Role of the cystathionine γ lyase/hydrogen sulfide pathway in human melanoma progression

Elisabetta Panza, Paola De Cicco, Chiara Armogida, Giosuè Scognamiglio, Vincenzo Gigantino, Gerardo Botti, Domenico Germano, Maria Napolitano, Andreas Papapetropoulos, Mariarosaria Bucci, Giuseppe Cirino, Angela Ianaro

Research output: Contribution to journalArticlepeer-review

56 Scopus citations

Abstract

In humans, two main metabolic enzymes synthesize hydrogen sulfide (H2S): cystathionine γ lyase (CSE) and cystathionine β synthase (CBS). A third enzyme, 3-mercaptopyruvate sulfurtransferase (3-MST), synthesizes H2S in the presence of the substrate 3-mercaptopyruvate (3-MP). The immunohistochemistry analysis performed on human melanoma samples demonstrated that CSE expression was highest in primary tumors, decreased in the metastatic lesions and was almost silent in non-lymph node metastases. The primary role played by CSE was confirmed by the finding that the overexpression of CSE induced spontaneous apoptosis of human melanoma cells. The same effect was achieved using different H2S donors, the most active of which was diallyl trisulfide (DATS). The main pro-apoptotic mechanisms involved were suppression of nuclear factor-κB activity and inhibition of AKT and extracellular signal-regulated kinase pathways. A proof of concept was obtained in vivo using a murine melanoma model. In fact, either l-cysteine, the CSE substrate, or DATS inhibited tumor growth in mice. In conclusion, we have determined that the l-cysteine/CSE/H2S pathway is involved in melanoma progression.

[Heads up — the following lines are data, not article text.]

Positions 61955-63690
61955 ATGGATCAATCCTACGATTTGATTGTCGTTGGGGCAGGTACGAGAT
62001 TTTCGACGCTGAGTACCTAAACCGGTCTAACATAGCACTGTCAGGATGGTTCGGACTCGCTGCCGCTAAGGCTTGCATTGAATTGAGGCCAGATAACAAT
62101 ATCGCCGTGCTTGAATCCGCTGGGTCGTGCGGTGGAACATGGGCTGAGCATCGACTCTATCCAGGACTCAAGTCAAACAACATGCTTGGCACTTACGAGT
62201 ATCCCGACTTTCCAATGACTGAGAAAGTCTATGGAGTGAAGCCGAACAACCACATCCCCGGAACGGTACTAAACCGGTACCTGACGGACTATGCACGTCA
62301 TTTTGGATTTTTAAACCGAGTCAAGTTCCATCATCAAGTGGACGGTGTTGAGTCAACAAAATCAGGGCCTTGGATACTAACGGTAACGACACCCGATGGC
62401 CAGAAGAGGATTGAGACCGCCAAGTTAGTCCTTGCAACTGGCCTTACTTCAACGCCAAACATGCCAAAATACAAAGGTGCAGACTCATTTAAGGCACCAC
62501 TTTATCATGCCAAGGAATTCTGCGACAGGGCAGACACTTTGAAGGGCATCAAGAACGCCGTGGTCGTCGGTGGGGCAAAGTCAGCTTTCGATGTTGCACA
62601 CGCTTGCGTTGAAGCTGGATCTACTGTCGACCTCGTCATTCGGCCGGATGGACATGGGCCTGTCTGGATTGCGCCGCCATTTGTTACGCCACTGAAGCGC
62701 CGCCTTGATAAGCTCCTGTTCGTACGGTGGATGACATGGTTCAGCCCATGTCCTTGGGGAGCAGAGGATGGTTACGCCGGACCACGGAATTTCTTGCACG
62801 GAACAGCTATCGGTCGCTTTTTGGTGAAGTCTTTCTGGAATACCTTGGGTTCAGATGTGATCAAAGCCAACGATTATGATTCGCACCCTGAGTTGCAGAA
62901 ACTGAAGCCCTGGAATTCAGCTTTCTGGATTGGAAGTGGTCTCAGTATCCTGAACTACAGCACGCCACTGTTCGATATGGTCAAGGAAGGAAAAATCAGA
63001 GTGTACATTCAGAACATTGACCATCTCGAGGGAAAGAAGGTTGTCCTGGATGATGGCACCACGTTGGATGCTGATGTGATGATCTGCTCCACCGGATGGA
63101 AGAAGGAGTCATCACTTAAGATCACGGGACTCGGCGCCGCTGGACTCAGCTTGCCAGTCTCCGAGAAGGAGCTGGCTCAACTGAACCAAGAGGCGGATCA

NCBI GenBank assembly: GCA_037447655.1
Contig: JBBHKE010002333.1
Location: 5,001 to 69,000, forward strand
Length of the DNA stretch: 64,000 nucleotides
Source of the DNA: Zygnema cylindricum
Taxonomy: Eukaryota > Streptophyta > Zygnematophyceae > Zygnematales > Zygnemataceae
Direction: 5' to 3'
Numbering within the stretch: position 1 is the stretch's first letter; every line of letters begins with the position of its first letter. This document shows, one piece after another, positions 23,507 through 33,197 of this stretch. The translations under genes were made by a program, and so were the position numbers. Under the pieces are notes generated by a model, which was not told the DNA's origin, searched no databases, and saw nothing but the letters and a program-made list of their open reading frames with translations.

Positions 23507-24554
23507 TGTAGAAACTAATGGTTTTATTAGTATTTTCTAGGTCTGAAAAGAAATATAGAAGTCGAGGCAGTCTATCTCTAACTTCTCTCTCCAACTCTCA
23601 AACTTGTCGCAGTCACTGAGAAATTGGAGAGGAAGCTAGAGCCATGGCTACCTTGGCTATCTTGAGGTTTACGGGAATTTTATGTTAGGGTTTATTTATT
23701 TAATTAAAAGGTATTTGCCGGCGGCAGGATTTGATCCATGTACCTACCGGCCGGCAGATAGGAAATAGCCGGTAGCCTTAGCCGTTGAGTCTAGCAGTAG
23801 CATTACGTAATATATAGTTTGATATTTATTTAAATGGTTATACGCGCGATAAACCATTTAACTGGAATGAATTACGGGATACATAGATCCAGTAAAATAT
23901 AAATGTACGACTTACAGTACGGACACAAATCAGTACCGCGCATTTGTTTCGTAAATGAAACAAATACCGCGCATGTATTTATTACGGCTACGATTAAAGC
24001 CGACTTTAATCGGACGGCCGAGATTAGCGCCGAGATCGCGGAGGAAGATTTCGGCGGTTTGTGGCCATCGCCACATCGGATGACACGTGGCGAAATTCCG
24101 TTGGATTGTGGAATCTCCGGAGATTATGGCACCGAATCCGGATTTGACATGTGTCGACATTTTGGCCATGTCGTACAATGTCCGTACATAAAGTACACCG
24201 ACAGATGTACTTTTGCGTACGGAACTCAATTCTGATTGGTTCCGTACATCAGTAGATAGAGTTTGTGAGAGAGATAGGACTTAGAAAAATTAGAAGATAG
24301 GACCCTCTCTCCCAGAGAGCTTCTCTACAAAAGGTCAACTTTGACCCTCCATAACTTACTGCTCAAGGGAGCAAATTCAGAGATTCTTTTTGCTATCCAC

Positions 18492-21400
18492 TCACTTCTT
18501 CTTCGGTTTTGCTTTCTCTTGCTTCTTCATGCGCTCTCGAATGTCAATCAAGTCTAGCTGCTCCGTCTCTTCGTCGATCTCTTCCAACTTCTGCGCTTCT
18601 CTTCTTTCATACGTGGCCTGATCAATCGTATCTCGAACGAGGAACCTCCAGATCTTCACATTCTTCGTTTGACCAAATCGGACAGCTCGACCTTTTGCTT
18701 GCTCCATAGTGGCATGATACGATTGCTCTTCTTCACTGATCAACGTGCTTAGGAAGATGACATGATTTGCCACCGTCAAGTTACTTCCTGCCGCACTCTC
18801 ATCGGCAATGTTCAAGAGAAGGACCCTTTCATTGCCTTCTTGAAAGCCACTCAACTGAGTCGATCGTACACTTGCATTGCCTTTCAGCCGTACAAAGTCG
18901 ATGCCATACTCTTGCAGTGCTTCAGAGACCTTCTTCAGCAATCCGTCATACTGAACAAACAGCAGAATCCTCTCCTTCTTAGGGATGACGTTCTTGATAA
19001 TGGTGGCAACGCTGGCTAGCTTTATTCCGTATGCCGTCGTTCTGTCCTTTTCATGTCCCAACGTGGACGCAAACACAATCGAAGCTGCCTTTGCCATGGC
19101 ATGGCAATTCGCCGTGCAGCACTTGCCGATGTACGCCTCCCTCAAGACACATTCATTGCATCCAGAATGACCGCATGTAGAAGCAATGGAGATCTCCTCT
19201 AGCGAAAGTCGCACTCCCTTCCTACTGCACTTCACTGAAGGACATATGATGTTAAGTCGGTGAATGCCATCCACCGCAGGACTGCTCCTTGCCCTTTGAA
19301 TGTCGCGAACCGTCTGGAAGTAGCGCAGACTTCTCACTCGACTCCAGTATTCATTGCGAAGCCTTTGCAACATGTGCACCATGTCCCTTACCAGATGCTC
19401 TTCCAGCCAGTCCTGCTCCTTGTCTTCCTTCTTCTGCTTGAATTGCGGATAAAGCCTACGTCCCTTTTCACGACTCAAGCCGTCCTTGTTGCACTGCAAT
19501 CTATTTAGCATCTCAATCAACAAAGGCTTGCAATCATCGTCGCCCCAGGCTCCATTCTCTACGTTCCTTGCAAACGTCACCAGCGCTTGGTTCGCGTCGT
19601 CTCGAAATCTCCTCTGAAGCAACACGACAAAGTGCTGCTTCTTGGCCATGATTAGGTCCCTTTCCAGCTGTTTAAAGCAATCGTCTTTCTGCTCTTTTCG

Original languageEnglish (US)
Pages (from-to)61-72
Number of pages12
JournalPigment Cell and Melanoma Research
Volume28
Issue number1
DOIs
StatePublished - Jan 1 2015
Externally publishedYes

Keywords

  • Apoptosis
  • Cystathionine γ lyase
  • Hydrogen sulfide
  • Melanoma
  • Nuclear factor-κB

ASJC Scopus subject areas

  • Oncology
  • Biochemistry, Genetics and Molecular Biology(all)
  • Dermatology

Fingerprint Dive into the research topics of 'Role of the cystathionine γ lyase/hydrogen sulfide pathway in human melanoma progression'. Together they form a unique fingerprint.

Cite this